6 Reasons Why the US Should Not Rejoin the UN World Tourism Organization

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    Trump administration officials are traveling this week to Madrid to meet with leadership from the U.N. World Tourism Organization to continue to negotiate the terms of the U.S. rejoining it.

    The Trump administration’s seeming infatuation with the World Tourism Organization is baffling for a number of reasons. Here are six.

    1. The organization offers very little to its member states.

    At least that was the conclusion of the Clinton administration, which withdrew the U.S. from the organization after conducting a “comprehensive interagency assessment of U.S. membership in all of the international organizations to which it makes assessed contributions.”

    After looking at nearly 30 special-purpose organizations, the State Department decided in 1995 to withdraw from three, including the World Tourism Organization, in which U.S. membership was “least defensible.”

    What could possibly motivate the Trump administration to consider rejoining an organization that even the Clinton administration determined to be of such poor value to the American taxpayer that it no longer deserved U.S. membership?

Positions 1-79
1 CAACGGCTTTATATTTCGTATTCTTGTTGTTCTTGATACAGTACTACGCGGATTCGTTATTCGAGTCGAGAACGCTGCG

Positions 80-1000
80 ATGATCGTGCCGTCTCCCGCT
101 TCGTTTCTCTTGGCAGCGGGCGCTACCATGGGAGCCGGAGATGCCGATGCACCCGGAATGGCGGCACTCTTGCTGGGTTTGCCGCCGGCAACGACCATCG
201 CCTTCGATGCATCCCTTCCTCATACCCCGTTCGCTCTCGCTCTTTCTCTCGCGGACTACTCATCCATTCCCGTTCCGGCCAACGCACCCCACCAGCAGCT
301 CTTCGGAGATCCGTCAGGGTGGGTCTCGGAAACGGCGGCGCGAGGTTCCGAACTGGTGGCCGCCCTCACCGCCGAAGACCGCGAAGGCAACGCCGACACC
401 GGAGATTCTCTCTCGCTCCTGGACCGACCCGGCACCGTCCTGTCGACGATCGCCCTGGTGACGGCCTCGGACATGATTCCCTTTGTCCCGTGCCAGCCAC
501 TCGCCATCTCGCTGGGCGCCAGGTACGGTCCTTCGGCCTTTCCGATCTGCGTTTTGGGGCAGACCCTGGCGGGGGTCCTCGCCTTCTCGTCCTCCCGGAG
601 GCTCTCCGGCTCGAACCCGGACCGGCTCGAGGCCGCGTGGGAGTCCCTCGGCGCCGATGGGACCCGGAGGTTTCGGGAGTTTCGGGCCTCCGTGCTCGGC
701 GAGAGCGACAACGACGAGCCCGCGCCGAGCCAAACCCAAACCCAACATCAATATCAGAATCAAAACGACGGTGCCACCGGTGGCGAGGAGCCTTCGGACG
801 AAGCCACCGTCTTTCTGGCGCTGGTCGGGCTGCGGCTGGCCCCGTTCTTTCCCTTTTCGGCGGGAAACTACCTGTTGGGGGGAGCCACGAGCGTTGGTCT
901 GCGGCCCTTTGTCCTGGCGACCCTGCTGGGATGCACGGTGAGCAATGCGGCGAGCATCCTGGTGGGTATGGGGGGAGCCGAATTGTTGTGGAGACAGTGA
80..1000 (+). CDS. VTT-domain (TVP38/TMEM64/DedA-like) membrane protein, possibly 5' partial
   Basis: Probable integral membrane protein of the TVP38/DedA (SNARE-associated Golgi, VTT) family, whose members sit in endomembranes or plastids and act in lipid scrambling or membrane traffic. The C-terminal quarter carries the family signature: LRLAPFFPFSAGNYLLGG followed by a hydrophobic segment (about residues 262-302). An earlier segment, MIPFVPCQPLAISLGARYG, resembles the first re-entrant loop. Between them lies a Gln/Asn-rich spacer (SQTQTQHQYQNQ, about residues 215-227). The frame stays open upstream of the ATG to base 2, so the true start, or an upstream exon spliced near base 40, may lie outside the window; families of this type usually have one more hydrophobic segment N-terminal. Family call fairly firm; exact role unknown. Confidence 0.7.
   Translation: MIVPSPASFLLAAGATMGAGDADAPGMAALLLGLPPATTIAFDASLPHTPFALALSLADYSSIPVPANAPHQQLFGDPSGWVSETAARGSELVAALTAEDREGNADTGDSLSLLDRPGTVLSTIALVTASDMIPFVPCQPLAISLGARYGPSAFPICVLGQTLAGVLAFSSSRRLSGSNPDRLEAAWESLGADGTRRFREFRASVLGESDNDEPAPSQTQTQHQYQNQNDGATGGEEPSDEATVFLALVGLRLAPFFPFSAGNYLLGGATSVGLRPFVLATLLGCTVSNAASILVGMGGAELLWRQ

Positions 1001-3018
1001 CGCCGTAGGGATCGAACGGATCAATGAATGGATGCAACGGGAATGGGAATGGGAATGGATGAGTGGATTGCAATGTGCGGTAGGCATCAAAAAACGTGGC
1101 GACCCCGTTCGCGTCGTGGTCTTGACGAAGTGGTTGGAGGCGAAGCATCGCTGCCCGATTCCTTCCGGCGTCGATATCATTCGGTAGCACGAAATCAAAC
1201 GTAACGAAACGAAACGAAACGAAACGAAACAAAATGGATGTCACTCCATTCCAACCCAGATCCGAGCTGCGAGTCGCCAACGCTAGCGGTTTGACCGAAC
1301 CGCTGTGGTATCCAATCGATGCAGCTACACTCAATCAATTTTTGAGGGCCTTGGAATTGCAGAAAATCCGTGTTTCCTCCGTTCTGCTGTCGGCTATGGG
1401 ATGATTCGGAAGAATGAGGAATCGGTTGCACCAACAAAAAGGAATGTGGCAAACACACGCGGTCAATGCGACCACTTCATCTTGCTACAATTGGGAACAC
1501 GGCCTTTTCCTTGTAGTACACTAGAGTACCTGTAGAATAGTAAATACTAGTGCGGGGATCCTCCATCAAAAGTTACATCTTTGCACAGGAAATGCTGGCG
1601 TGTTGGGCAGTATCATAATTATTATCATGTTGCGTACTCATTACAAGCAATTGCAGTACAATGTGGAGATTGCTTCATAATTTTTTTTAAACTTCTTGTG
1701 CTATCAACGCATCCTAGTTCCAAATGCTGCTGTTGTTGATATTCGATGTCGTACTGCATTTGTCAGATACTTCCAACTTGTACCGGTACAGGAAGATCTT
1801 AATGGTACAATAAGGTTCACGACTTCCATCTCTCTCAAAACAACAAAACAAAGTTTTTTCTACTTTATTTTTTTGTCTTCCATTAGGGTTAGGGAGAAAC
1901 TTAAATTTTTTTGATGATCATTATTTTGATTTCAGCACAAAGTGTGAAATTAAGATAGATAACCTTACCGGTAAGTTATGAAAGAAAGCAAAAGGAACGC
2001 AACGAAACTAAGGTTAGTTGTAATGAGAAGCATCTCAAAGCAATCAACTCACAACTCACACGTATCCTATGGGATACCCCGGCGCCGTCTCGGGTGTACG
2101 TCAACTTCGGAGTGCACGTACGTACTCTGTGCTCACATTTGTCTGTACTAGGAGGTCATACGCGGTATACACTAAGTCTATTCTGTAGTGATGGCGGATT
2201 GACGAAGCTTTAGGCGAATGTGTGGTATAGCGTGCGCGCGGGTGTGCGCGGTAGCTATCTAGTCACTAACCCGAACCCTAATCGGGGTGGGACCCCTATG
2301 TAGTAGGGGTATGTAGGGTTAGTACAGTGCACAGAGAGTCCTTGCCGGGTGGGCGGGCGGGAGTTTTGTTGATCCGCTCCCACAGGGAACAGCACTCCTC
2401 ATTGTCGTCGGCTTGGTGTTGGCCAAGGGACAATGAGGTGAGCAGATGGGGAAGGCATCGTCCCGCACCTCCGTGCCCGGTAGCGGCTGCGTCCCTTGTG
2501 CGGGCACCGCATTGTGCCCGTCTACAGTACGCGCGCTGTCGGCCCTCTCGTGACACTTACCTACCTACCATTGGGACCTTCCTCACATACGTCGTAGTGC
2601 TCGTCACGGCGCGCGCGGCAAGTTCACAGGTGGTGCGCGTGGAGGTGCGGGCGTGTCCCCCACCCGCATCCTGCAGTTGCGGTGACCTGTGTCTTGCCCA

2. Other countries have recently concluded that the organization is poor value for the money or has exercised questionable judgment.

    Australia, for instance, withdrew from the World Tourism Organization in 2015 after determining that the agency was unresponsive to its needs and increasingly expensive. Canada withdrew in 2012 after the agency appointed the now-deceased Zimbabwean dictator Robert Mugabe as a global leader on tourism.

    The United Kingdom withdrew in 2009 after concluding that there were higher priorities for funds spent on the World Tourism Organization and that international tourism objectives “could be best pursued through a range of other international and regional fora.”

    Even many current member states see the organization as a low priority.

    In the 2017 session of the World Tourism Organization’s General Assembly, 20 members (about one-eighth of the entire membership) had their membership suspended for persistent nonpayment of “obligatory contributions to the organization.”

    3. The organization lacks oversight and accountability.

    In 2009, the U.N.  Joint Inspection Unit reported, “It should be noted that the Organization does not possess any internal audit, inspection, evaluation, investigation, or monitoring capabilities.”

    Moreover, unlike other U.N. organizations, the Panel of External Auditors of the United Nations, the Specialized Agencies and the International Atomic Energy Agency does not list the World Tourism Organization among the organizations audited by the current panel members.

    The U.S. should not give taxpayer funds to any U.N. organization lacking basic oversight and accountability.

    4. There seems to be a serious disconnect between what the World Tourism Organization is and what the Trump administration wants it to be.